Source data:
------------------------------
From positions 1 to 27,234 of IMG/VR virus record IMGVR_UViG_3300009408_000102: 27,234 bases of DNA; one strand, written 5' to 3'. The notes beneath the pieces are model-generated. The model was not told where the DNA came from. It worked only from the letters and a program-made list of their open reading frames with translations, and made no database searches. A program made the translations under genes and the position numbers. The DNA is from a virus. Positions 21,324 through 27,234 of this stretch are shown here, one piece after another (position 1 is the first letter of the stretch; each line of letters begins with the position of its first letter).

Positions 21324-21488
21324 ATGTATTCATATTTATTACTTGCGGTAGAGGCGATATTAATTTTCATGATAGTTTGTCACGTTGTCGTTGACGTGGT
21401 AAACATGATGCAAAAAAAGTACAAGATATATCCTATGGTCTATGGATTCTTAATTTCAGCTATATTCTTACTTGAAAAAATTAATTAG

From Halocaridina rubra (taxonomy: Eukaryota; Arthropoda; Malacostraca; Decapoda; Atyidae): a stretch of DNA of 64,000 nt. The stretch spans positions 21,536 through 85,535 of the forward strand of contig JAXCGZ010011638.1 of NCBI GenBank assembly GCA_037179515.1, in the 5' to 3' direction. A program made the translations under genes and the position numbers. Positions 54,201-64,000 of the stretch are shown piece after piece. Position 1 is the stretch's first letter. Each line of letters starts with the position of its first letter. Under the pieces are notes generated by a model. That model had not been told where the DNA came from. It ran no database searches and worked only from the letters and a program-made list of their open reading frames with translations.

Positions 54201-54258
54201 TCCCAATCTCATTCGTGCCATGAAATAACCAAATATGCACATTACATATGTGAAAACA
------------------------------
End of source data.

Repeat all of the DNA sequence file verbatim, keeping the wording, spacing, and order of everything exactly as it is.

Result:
From positions 1 to 27,234 of IMG/VR virus record IMGVR_UViG_3300009408_000102: 27,234 bases of DNA; one strand, written 5' to 3'. The notes beneath the pieces are model-generated. The model was not told where the DNA came from. It worked only from the letters and a program-made list of their open reading frames with translations, and made no database searches. A program made the translations under genes and the position numbers. The DNA is from a virus. Positions 21,324 through 27,234 of this stretch are shown here, one piece after another (position 1 is the first letter of the stretch; each line of letters begins with the position of its first letter).

Positions 21324-21488
21324 ATGTATTCATATTTATTACTTGCGGTAGAGGCGATATTAATTTTCATGATAGTTTGTCACGTTGTCGTTGACGTGGT
21401 AAACATGATGCAAAAAAAGTACAAGATATATCCTATGGTCTATGGATTCTTAATTTCAGCTATATTCTTACTTGAAAAAATTAATTAG

From Halocaridina rubra (taxonomy: Eukaryota; Arthropoda; Malacostraca; Decapoda; Atyidae): a stretch of DNA of 64,000 nt. The stretch spans positions 21,536 through 85,535 of the forward strand of contig JAXCGZ010011638.1 of NCBI GenBank assembly GCA_037179515.1, in the 5' to 3' direction. A program made the translations under genes and the position numbers. Positions 54,201-64,000 of the stretch are shown piece after piece. Position 1 is the stretch's first letter. Each line of letters starts with the position of its first letter. Under the pieces are notes generated by a model. That model had not been told where the DNA came from. It ran no database searches and worked only from the letters and a program-made list of their open reading frames with translations.

Positions 54201-54258
54201 TCCCAATCTCATTCGTGCCATGAAATAACCAAATATGCACATTACATATGTGAAAACA